With the advent of the Industrial Revolution came new schools of thought that attempted to define the position of the individual within the society. The Romantic Era that dominated the early part of the 19th century tried to establish the individual as a creature of emotion and experience. Romanticism was eventually succeeded by Realism, which was a movement that strayed from the more figurative, almost idealized, imagery of the previous era to one that focused on the mundane and darker times of men. It was a movement that aimed to represent and recreate everyday life into literature—with all its ebbs and flows. One of the bigger topics of discussion in literary circles in the latter part of the 19th century was that of the correct life, which is very prominent in these two works: The Death of Ivan Ilyich, a novella by Leo Tolstoy, and Hedda Gabler, a play by Henrik Ibsen. Both works tell the stories of the lives and deaths of their respective title characters as they deal with the realities of life in the late 19th century. Both authors utilize the motifs of alienation and satisfaction in similar fashion to propagate the dichotomous relationship of the society and the self, however, within that scope, they take opposing stances on the idea of purpose and how it relates to the overall notion of the “correct life”.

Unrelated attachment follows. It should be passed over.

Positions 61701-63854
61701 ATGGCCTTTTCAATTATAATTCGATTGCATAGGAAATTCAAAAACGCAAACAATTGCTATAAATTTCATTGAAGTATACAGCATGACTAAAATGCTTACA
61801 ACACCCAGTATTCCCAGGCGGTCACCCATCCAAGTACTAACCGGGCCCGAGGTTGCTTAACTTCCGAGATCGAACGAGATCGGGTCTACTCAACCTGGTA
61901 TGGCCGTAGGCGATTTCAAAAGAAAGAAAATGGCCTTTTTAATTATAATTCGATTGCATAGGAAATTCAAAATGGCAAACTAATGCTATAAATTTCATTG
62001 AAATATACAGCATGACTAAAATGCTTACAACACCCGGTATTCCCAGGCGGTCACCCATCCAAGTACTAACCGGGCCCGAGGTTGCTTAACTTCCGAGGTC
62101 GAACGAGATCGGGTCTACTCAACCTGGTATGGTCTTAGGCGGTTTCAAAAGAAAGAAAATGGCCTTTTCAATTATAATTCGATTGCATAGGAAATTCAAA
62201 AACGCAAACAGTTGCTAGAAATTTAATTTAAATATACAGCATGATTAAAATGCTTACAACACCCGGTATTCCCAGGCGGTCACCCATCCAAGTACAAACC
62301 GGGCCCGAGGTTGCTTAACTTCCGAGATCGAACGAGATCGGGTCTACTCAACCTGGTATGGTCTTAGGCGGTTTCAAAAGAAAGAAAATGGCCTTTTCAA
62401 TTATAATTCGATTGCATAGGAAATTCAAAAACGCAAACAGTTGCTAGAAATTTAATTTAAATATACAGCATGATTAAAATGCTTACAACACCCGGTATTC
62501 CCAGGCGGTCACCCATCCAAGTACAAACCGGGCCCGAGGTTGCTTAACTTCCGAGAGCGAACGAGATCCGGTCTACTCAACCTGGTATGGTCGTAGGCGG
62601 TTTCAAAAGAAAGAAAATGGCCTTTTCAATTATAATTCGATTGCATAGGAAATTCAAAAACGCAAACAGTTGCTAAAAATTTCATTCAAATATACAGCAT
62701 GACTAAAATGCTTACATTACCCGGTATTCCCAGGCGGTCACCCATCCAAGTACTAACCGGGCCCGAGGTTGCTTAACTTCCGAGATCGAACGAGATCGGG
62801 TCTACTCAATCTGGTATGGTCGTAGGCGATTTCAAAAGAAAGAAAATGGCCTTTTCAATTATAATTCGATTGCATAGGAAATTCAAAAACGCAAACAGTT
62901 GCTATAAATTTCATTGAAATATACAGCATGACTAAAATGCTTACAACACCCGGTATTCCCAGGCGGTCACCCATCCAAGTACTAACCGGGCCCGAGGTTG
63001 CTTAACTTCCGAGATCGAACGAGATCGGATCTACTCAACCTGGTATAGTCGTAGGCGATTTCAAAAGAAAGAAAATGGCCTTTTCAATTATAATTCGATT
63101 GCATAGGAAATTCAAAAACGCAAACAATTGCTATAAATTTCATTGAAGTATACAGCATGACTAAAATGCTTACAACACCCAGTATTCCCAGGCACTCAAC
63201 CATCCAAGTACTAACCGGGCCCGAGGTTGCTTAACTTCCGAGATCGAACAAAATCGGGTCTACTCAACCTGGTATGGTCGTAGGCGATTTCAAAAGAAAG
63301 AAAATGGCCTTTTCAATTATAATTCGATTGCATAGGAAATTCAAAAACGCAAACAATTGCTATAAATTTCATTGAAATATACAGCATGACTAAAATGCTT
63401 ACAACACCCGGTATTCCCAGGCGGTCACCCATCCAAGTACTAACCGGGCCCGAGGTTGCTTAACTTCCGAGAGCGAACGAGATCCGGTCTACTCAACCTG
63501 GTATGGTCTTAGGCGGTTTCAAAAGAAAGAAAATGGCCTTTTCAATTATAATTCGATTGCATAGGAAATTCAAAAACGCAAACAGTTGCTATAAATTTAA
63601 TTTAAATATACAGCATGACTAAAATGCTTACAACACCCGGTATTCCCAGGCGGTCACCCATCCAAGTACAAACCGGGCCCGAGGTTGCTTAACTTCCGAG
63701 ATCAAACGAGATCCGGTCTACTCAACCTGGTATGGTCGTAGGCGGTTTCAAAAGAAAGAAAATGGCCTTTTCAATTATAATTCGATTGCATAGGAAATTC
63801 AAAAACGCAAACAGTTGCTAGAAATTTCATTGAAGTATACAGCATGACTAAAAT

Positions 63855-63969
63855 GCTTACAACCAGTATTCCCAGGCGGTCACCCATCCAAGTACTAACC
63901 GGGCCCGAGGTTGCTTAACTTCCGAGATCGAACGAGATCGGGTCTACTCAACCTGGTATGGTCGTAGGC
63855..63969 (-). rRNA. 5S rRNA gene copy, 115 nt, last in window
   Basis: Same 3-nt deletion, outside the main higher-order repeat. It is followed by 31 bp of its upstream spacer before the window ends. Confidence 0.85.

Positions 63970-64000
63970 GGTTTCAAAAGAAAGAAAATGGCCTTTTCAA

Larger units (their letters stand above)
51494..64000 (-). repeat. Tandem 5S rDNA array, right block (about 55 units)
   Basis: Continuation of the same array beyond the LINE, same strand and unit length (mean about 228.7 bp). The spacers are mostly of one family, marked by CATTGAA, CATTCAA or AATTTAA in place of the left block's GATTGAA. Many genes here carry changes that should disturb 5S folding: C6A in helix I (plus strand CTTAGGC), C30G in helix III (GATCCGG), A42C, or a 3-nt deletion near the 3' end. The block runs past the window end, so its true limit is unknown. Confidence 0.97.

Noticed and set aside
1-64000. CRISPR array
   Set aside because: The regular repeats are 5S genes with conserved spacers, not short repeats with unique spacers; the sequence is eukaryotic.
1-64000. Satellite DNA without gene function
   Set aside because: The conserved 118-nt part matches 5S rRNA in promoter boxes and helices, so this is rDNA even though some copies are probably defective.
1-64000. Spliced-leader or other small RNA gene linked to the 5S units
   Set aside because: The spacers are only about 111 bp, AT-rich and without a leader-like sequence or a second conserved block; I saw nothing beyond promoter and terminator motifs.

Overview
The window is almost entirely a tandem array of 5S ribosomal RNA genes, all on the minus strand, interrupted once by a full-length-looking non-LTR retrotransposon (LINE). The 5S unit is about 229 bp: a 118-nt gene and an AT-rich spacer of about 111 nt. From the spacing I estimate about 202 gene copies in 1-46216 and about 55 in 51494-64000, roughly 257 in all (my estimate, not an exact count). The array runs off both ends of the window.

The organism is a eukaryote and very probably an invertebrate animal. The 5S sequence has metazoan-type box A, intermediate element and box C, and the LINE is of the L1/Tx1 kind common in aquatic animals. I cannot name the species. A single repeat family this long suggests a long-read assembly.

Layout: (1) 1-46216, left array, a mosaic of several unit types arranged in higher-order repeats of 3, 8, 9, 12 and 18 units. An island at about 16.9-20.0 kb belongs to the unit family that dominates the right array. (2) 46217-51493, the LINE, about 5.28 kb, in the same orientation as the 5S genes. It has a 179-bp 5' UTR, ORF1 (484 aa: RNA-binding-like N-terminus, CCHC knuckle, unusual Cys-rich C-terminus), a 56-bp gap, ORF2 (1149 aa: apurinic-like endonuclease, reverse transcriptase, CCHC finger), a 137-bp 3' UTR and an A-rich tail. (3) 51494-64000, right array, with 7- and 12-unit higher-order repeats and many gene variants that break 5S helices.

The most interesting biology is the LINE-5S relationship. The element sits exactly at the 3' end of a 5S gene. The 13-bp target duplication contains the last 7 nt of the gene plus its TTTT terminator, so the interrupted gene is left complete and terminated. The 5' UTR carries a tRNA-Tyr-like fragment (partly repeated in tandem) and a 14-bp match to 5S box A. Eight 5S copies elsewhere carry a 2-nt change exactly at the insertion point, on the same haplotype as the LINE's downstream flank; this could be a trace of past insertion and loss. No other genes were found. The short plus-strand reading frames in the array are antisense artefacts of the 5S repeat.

With the backdrop of mass urbanization and industrialization brought about by the aforementioned Industrial Revolution there was a newfound ideal for the individual to find a place in society. And, because of mass urbanization causing a sudden increase in population density, it became much easier for one to grow distant from the world around him, thus the topic of alienation became a social issue in the late 19th century. The title character of The Death of Ivan Ilyich struggles with this problem of loneliness and pushing people away throughout much of the novella. But Tolstoy’s view on this notion goes far beyond saying, “don’t alienate people”. Ivan is very direct and open about whom he chooses to ignore, Tolstoy observes, “… he tried to ignore his wife’s disagreeable moods, continued to live in his usual easy and pleasant way, invited friends to his house for a game of cards, and also tried going out to his club or spending his evenings with friends” (749). He desires to stay away from his family and instead wishes to play bridge with his friends. This is problematic in two ways. Not only is he overlooking some element of love but the people who he associates with ultimately influence his life in negative manner. Ivan never truly lives life for himself; rather, he merely goes through the motions of living a socially acceptable lifestyle. This is reflected in the person he chooses to marry, the schooling and job he undertakes, and even how he spends his money. But things are still more complicated than this. Tolstoy does not simply want to say that one should spend most of the time surrounded by family because that too can be noxious to one’s life.